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Combining Sector and Asset Class ETF Momentum

Posted in Momentum Investing

A subscriber asked: “Have you looked at combining sector and asset class momentum models? This strategy would add alternative asset classes plus cash to the nine sectors.” A combined strategy encompasses nine sector exchange-traded funds (ETF) defined by the Select Sector Standard & Poor’s Depository Receipts (SPDR) per “Simple Sector ETF Momentum Strategy” plus the eight ETFs and cash that cut across asset classes per “Simple Asset Class ETF Momentum Strategy”, as follows:

Materials Select Sector SPDR (XLB)
Energy Select Sector SPDR (XLE)
Financial Select Sector SPDR (XLF)
Industrial Select Sector SPDR (XLI)
Technology Select Sector SPDR (XLK)
Consumer Staples Select Sector SPDR (XLP)
Utilities Select Sector SPDR (XLU)
Health Care Select Sector SPDR (XLV)
Consumer Discretionary Select SPDR (XLY)

PowerShares DB Commodity Index Tracking (DBC)
iShares MSCI Emerging Markets Index (EEM)
iShares MSCI EAFE Index (EFA)
SPDR Gold Shares (GLD)
iShares Russell 1000 Index (IWB)
iShares Russell 2000 Index (IWM)
SPDR Dow Jones REIT (RWR)
iShares Barclays 20+ Year Treasury Bond (TLT)
3-month Treasury bills (Cash)

We consider a simple (6-1) strategy that allocates all funds each month to the one sector or asset class ETF/cash with the highest total return over the past six months (effectively pitting the sector winner against the asset class winner). Using monthly dividend-adjusted closing prices for the ETFs over the period July 2002 (limited by data availability for enough asset class ETFs) through April 2012 (118 months), we find that:

The following chart compares the distribution of winning ETFs based on past six-month momentum over the available sample period for the combined sector and asset class strategy (Class+Sector 6-1) and the asset class strategy alone (Class 6-1). Availability of sector ETFs substantially displaces equity, real estate and commodities ETFs.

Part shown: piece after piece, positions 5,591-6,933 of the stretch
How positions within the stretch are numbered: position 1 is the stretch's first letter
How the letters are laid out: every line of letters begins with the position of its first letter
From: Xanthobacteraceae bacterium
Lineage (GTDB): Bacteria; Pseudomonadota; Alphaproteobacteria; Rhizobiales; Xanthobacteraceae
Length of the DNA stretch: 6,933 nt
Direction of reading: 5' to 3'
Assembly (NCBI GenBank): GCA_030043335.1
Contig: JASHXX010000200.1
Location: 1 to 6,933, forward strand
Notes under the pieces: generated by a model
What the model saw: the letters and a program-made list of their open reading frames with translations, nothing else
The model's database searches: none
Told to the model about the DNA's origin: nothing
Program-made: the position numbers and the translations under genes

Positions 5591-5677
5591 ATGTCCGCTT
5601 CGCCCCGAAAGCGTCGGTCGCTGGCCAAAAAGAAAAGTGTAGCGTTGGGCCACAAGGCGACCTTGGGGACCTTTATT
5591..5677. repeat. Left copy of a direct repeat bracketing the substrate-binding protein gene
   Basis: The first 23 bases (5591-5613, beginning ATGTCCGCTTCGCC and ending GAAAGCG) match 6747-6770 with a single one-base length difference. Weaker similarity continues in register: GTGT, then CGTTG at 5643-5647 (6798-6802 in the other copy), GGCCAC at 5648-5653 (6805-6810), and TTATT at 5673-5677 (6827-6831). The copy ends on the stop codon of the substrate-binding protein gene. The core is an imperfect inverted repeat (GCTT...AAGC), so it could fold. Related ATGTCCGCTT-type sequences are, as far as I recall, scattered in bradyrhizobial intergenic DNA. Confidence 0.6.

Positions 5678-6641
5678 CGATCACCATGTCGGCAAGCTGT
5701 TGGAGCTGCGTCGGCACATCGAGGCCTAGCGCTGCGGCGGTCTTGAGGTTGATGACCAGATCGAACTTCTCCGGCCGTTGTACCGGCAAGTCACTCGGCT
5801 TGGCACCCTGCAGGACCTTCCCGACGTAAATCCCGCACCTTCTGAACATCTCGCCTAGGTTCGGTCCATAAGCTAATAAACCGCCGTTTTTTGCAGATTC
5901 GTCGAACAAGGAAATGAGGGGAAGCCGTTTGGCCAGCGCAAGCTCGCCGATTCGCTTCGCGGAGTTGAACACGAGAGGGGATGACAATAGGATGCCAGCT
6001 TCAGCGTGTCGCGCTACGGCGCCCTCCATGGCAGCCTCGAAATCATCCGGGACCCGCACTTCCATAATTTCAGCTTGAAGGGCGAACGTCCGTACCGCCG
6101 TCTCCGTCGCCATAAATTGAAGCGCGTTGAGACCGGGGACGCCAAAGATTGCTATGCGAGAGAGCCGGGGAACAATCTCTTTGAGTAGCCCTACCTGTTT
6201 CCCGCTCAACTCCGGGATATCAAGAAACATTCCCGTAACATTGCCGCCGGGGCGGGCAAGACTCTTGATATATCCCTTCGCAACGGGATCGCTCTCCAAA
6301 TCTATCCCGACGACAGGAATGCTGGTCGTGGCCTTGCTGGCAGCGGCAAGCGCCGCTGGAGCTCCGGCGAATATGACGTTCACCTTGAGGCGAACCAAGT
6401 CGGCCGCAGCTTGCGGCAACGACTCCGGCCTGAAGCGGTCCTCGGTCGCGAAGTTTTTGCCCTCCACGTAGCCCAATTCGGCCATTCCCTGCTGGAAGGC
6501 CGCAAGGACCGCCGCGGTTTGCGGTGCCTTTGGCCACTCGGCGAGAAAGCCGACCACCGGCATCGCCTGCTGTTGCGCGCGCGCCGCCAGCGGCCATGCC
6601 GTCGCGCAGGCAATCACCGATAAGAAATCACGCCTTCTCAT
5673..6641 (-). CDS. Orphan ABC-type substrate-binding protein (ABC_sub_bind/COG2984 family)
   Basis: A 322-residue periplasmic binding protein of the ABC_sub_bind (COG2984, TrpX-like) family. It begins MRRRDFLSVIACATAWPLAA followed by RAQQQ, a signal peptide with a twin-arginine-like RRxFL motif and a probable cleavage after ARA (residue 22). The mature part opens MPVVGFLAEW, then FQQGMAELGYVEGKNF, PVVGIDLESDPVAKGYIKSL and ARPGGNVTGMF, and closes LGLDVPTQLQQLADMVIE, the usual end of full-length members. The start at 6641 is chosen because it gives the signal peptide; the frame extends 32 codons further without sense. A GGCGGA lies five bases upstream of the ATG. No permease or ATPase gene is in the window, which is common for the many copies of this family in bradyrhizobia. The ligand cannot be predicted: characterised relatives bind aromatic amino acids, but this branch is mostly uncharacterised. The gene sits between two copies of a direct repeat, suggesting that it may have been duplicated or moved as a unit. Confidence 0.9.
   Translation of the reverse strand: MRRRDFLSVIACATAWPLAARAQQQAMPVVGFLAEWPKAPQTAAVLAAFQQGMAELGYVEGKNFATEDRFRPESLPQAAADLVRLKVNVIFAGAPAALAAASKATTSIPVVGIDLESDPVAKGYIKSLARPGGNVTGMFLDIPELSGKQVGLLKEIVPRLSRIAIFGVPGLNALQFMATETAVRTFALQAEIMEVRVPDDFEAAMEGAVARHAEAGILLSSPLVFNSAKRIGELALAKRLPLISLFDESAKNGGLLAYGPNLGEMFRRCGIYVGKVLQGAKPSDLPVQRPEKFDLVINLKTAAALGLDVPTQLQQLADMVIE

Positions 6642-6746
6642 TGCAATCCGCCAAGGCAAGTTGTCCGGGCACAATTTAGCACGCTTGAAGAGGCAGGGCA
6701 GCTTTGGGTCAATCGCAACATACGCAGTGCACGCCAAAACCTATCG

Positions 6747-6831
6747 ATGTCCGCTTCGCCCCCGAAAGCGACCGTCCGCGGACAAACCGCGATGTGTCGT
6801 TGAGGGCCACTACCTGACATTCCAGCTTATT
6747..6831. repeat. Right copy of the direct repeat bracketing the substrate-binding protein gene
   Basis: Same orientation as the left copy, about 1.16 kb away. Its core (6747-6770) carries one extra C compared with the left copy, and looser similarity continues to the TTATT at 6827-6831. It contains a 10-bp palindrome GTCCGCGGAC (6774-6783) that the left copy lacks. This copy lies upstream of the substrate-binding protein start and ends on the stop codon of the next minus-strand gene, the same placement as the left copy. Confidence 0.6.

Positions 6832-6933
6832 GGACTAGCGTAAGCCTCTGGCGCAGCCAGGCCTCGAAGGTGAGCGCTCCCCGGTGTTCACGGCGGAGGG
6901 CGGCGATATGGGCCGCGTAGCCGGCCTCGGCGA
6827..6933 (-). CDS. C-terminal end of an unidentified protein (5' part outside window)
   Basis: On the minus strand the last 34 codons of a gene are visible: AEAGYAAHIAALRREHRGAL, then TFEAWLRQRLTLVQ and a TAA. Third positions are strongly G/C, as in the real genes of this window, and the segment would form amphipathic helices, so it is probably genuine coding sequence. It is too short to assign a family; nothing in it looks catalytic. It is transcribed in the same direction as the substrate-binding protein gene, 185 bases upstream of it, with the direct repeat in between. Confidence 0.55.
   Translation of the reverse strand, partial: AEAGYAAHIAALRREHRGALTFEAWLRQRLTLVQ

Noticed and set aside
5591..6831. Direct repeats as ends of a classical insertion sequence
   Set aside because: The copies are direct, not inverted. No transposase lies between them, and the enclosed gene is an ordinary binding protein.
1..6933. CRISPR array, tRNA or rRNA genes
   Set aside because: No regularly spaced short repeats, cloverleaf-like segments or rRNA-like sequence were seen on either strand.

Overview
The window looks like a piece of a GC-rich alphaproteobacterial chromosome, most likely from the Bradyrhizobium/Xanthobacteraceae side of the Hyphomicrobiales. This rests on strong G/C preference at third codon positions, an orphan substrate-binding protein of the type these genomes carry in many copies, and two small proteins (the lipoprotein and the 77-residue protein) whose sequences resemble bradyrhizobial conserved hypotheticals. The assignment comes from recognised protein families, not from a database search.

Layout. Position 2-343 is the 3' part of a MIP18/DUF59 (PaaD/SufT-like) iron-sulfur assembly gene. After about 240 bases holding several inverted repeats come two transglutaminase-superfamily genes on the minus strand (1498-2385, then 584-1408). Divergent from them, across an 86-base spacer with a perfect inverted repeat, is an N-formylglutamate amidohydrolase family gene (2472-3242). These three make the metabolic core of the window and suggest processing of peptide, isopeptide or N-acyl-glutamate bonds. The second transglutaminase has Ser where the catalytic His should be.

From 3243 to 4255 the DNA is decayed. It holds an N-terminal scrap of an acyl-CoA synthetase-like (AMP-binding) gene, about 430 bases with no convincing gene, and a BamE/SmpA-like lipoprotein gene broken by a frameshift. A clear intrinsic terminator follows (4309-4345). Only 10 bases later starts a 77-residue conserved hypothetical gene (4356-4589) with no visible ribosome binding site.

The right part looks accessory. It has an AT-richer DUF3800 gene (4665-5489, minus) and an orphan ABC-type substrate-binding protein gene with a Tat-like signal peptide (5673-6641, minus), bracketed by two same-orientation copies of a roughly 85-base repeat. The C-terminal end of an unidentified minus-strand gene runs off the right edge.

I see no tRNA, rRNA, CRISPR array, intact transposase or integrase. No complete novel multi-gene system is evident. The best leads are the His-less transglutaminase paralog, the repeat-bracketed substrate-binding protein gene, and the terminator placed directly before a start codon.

How does applying the Class+Sector 6-1 strategy translate into cumulative returns?

The next chart compares the cumulative values of $100,000 initial investments in the Class 6-1 and the Class+Sector 6-1 momentum strategies over the available sample period. Calculations derive from the following assumptions:

  • Reallocate at the close on the last trading day of each month (assume that total six-month past returns for the ETFs can be calculated just before the close).
  • Trading (switching) friction is 0.25% of the balance whenever there is an ETF switch.
  • Ignore any tax implications of trading.

At the assumed level of switching friction, the two strategies perform similarly, with a slight edge to the combined strategy. The number of switches for Class+Sector 6-1 is 53, compared to 45 for Class 6-1, so a lower level of trading friction would favor the combined strategy.

The average net monthly return for Class+Sector 6-1 (Class 6-1) is 1.44% (1.43%), with standard deviation 6.04% (5.92%), confirming performance similarly.

In summary, evidence from simple tests indicates that a combined asset class and U.S. equity sector momentum ETF strategy performs similarly to the asset class momentum ETF strategy.

The sector ETFs effectively displace large capitalization stock ETFs.

Cautions regarding findings include:

  • Sample size is modest (about 20 independent six-month momentum ranking intervals).
  • The selected ETF ranking interval derives from prior academic studies that most often use six-month and 12-month ranking intervals, with one-month holding intervals. This prior research may impound (and therefore transmit) data snooping bias, which is especially pernicious for small samples. Ranking intervals other than six months and holding periods other than one month may produce different results. For the above tests, using longer ranking and holding intervals would effectively reduce the already-small sample size. Optimizing the ranking and holding intervals would elevate data snooping bias.
  • Potential wildness in ETF monthly return distributions limits confidence in results.
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